Saturday, May 25, 2024

Its the Old Army Game, with Louise Brooks, was released on this day in 1926

Its the Old Army Game, with Louise Brooks and W.C. Fields, was released on this day in 1926. The film is a comedy about a small town druggist (played by W.C. Fields) who gets involved with a real estate scam. Louise Brooks plays the druggist's assistant. The film was Brooks' fourth, and it reunited her with the Fields, the film's star. The two had worked together in the Ziegfeld Follies of 1925. More about the film can be found on the Louise Brooks Society website filmography page.

In its review, the Newark Star-Eagle stated, “This picture not only affords a good deal of typical Fields comedy in a suitable story frame, but also reveals the possibilities of Louise Brooks, Follies girl who is making decidedly good in the cinema. . . . All told, Fields need not regret his first Paramount production. Louise Brooks, with a touch of piquancy, a good range of registration, and the conception of restraint, is pleasing as the heroine.”

It's the Old Army Game was originally announced as starring Fields and future "It girl" Clara Bow, but she was shooting Mantrap (1926), so the female lead fell to Brooks. Exhibitor’s Herald stated, “Louise Brooks is the other important person in the picture and, as insinuated rather bluntly on the occasion of her first appearance -- in The American Venus -- she’s important. Miss Brooks isn’t like anybody else. Nor has she a distinguishing characteristic which may be singled out for purposes of identification. She’s just a very definite personality. She doesn’t do much, perhaps because there isn’t much to do but probably because she hits hardest when doing nothing, but nobody looks away when she’s on screen. If Miss Glyn should say that Miss Brooks has ‘it,’ more people would know what Miss Glyn is raving about. But in that case she would not be raving.”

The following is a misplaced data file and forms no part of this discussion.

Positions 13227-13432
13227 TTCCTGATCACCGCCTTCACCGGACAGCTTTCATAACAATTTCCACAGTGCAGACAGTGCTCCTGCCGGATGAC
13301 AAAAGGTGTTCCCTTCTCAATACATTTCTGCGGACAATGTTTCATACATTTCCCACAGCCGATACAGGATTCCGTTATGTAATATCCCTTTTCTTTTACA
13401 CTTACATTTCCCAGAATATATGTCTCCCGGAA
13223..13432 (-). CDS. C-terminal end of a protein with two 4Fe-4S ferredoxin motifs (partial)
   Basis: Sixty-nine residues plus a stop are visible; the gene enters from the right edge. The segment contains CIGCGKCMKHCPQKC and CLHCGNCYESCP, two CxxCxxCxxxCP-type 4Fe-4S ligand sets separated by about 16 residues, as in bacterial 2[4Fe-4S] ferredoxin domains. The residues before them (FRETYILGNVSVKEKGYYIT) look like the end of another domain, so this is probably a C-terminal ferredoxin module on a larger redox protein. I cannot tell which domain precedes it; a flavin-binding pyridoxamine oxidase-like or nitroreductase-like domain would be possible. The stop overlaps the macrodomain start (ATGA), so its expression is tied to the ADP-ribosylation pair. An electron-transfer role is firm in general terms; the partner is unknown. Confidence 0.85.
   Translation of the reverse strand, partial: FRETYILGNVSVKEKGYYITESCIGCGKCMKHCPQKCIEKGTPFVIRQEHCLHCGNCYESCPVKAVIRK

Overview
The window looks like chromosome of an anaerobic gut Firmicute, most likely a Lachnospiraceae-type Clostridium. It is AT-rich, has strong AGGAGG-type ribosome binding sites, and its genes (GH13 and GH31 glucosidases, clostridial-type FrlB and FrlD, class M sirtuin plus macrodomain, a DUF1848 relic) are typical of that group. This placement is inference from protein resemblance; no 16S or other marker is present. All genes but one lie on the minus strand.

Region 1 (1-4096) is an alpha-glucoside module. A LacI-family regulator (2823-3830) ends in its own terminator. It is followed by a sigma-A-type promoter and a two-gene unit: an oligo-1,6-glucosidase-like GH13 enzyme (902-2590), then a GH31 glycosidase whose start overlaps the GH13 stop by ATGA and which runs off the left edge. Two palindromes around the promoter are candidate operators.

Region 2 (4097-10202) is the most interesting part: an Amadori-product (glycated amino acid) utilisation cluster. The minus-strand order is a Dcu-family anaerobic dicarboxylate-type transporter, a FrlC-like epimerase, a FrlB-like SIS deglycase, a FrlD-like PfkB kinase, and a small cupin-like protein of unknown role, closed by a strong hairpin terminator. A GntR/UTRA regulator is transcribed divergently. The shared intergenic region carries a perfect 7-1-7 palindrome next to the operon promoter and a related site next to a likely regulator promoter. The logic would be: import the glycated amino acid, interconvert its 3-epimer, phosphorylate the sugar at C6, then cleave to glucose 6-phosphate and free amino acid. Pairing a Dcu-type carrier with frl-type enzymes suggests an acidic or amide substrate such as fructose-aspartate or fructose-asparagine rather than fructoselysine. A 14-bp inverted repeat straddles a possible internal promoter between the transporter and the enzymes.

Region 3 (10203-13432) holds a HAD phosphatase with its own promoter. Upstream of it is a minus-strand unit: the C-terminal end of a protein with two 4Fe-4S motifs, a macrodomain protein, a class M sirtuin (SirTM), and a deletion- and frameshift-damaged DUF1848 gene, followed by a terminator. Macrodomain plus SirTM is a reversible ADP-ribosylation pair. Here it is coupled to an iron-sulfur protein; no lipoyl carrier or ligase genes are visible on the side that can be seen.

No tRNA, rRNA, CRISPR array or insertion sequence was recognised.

The Portland Oregonian noted “Louise Brooks, the pert young woman who will be remembered for her work in The American Venus and A Social Celebrity, the latter with Adolphe Menjou, has the lead role opposite Fields. She poses a bit. An excuse was found to get her into a bathing suit too, which wasn’t a bad move, on the whole.” 

It's the Old Army Game received mostly positive reviews, though some critics noted its rather thin plot. Algonquin Round Table playwright Robert E. Sherwood (who would go on to win four Pulitzer Prizes and an Academy Award) was then writing reviews for Life magazine. His pithy critique read, “Mr. Fields has to carry the entire production on his shoulders, with some slight assistance from the sparkling Louise Brooks.” Ella H. McCormick of the Detroit Free Press countered with "Fields scored a splendid triumph in this picture. A great part of the success of the offering, however, is due to Louise Brooks, who takes the lead feminine part."

Today, It's the Old Army Game is largely remembered as a starring vehicle for Fields -- a comedic great, It is also remembered for the fact that not long after the film wrapped, Brooks married the film's director, Eddie Sutherland.